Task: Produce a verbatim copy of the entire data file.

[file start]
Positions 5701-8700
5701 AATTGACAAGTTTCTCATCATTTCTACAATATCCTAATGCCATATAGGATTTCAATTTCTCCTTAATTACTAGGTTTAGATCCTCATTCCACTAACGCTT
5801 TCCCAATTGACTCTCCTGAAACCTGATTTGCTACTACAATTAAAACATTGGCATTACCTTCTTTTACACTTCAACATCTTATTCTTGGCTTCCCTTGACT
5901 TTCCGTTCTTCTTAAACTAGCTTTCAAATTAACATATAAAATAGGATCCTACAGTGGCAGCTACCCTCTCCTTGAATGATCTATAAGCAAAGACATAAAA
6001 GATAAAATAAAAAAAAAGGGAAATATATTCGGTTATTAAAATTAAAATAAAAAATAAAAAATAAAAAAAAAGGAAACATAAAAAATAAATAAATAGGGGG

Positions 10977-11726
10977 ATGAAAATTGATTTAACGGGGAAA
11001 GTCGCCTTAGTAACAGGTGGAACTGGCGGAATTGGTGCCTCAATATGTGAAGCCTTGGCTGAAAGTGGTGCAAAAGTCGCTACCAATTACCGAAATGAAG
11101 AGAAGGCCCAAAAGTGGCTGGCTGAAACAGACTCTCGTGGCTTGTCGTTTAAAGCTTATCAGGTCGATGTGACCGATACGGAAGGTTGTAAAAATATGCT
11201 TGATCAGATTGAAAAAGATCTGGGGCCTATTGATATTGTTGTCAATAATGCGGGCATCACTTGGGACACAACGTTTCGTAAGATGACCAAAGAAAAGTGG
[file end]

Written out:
Positions 5701-8700
5701 AATTGACAAGTTTCTCATCATTTCTACAATATCCTAATGCCATATAGGATTTCAATTTCTCCTTAATTACTAGGTTTAGATCCTCATTCCACTAACGCTT
5801 TCCCAATTGACTCTCCTGAAACCTGATTTGCTACTACAATTAAAACATTGGCATTACCTTCTTTTACACTTCAACATCTTATTCTTGGCTTCCCTTGACT
5901 TTCCGTTCTTCTTAAACTAGCTTTCAAATTAACATATAAAATAGGATCCTACAGTGGCAGCTACCCTCTCCTTGAATGATCTATAAGCAAAGACATAAAA
6001 GATAAAATAAAAAAAAAGGGAAATATATTCGGTTATTAAAATTAAAATAAAAAATAAAAAATAAAAAAAAAGGAAACATAAAAAATAAATAAATAGGGGG

Positions 10977-11726
10977 ATGAAAATTGATTTAACGGGGAAA
11001 GTCGCCTTAGTAACAGGTGGAACTGGCGGAATTGGTGCCTCAATATGTGAAGCCTTGGCTGAAAGTGGTGCAAAAGTCGCTACCAATTACCGAAATGAAG
11101 AGAAGGCCCAAAAGTGGCTGGCTGAAACAGACTCTCGTGGCTTGTCGTTTAAAGCTTATCAGGTCGATGTGACCGATACGGAAGGTTGTAAAAATATGCT
11201 TGATCAGATTGAAAAAGATCTGGGGCCTATTGATATTGTTGTCAATAATGCGGGCATCACTTGGGACACAACGTTTCGTAAGATGACCAAAGAAAAGTGG